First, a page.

It may come as a surprise to some that rolls aren’t a very popular form of sushi in Japan. Limited in scope to a few classics like kappa maki (cucumber), tekka maki (tuna) and this negitoro maki, most people eat rolls when they’ve eaten all their favorite nigiri sushi, but their stomach isn’t satisfied, and the bill is starting to balloon out of control.
While there’s some technique that goes into making the rice and rolling it, sushi rolls are a lot simpler to make that you’d imagine, and they’re great for parties because everyone can chose what they want to put in their roll. I’ve used a classic negitoro (tuna belly and scallion) roll to show you the process, but you can substitute anything you want for the filling to make you own sushi.
One of the keys to great sushi is getting the rice just right. It needs to be sticky enough to hold everything together, but each distinct grain of rice should still hold its shape and glisten with the savory sweet vinegar it’s seasoned. For a more detailed step by step look at making sushi rice, check out my sushi rice tutorial.
Negitoro is usually made by scraping the remaining meat off the skin and bones of the belly of a tuna, but since you probably won’t find tuna belly skin and bones at your local market, you can also make it by buying a fillet of ōtoro (fatty tuna), and mincing it up with a knife.
Follow Marc’s visual breakdown while you read his recipe below to make your own negitoro sushi.
Follow Marc Matsumoto's step by step breakdown for making sushi in his post on the Fresh Tastes blog while you make this recipe for negitoro sushi.
- For rice
- 11.5 ounces short grain sushi rice
- 1 1/2 cups cold water
- 4 tablespoons rice vinegar
- 3 tablespoon granulated sugar
- 1 teaspoon salt
- For negitoro filling
- 8 ounches ōtoro, minced into paste
- 2 scallions finely minced
- 2 teaspoons sesame seeds
- For roll
- 1 pack unseasoned nori for sushi
- 1 bamboo makisu (bamboo matt for rolling sushi)
- To make the sushi rice, wash the rice in a sieve until the water is almost clear. Drain and add to a heavy bottomed pot along with the water. Bring the pot to a boil, then cover with a lid and turn down the heat to low and set a timer for 15 minutes.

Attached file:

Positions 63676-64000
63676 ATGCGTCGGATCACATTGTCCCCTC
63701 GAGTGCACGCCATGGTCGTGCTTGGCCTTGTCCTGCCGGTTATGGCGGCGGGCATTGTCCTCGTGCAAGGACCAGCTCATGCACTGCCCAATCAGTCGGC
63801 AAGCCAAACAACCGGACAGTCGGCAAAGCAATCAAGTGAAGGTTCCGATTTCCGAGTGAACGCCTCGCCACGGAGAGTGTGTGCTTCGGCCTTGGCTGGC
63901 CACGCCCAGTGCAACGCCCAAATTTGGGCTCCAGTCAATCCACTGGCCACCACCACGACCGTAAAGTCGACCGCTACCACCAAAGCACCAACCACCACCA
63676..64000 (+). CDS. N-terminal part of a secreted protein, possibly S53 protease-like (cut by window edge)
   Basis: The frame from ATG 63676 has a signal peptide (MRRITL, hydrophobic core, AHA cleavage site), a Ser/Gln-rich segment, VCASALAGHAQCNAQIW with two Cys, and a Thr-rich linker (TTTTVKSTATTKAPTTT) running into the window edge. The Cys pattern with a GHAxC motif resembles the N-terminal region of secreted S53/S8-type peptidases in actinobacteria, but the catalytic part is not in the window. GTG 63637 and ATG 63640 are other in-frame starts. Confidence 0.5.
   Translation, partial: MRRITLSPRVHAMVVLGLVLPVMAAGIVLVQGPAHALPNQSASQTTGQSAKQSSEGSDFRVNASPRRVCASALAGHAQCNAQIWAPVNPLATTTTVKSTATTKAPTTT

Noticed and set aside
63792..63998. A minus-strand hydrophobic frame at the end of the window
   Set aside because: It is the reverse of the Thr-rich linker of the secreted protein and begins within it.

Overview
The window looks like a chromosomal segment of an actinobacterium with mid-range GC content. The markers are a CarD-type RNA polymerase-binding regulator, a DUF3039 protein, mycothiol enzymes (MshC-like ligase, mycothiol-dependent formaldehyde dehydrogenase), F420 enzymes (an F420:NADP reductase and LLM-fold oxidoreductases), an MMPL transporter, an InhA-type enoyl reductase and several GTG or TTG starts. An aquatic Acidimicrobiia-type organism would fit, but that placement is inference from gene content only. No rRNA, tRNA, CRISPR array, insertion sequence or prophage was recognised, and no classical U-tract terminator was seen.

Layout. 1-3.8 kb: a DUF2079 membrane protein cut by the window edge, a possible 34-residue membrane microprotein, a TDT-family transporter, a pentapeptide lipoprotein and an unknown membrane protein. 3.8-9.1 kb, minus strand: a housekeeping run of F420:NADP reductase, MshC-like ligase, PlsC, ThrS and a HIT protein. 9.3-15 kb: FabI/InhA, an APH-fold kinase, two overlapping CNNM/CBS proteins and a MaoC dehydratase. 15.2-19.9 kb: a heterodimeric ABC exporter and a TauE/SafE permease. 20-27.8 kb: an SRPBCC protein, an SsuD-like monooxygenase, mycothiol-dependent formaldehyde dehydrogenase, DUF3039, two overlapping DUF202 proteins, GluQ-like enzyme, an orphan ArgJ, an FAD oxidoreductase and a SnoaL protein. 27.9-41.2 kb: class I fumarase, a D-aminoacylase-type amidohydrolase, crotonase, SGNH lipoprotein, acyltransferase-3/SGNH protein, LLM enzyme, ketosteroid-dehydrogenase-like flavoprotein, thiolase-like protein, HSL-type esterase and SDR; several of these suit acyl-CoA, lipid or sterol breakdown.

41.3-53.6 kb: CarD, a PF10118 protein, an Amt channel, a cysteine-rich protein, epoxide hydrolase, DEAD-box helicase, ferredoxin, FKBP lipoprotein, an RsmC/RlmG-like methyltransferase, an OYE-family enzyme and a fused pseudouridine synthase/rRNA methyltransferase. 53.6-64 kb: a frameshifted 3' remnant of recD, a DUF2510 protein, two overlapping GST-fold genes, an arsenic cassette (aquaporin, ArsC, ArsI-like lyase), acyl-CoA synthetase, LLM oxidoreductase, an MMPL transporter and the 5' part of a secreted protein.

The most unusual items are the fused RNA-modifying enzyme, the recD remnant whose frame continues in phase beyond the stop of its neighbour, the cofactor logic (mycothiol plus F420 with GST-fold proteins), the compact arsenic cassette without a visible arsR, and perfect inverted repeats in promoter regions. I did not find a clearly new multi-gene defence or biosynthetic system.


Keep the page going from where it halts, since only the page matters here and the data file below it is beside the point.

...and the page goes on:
- When the timer goes off, turn off the stove and let the rice steam for another 10 minutes, don’t open the lid during this time.
- In a small bowl, whisk the vinegar, sugar and salt together. When the rice is done, dump it into a large bowl and cover with the vinegar mixture. Using a large spatula and fan, fold the vinegar into the rice while cooling the mixture with the fan. Keep fanning until the rice comes to room temperature.
- In a bowl, combine the minced ōtoro with 3/4 of the scallions and the sesame seeds and stir to combine. Prepare a small bowl of water to dip your fingers in to prevent the rice from sticking to them.
- Lay the nori, shiny side down on the bamboo matt.
- Wet your fingertips and lay down a thin layer of rice about 3/4 of the way up the nori. The rice will be sticky but just keep wetting your hands and gently press the rice outward with your fingertips to make it thin. Be careful not to overwork the rice or it will get mushy.
- Spoon some negitoro across the edge of the rice closest to you from one end to the other.
- Hook your thumbs below the bamboo mat and roll the edge up and over the filling. Don’t squeeze the roll at this point or the negitoro won’t stay in place.
- Continue rolling, being careful not to roll the mat along with the sushi. When you've reached the end, give the roll a good squeeze from all around to set the shape of the rice. You should end up with a slightly square roll.
- Using a very sharp long knife (a sushi knife is ideal), score the roll at the midpoint, then score the middle of each half, then score the middle of each quarter (you should have 8 segments).
Tips/TechniquesFollow these steps with a visual breakdown on the Fresh Tastes blog.
Yield: 5-6 rolls
Marc Matsumoto is a culinary consultant and recipe repairman who shares his passion for good food through his website norecipes.com. For Marc, food is a life long journey of exploration, discovery and experimentation and he shares his escapades through his blog in the hopes that he inspires others to find their own culinary adventures. Marc’s been featured in the New York Times, Wall Street Journal, and USA Today, and has made multiple appearances on NPR and the Food Network.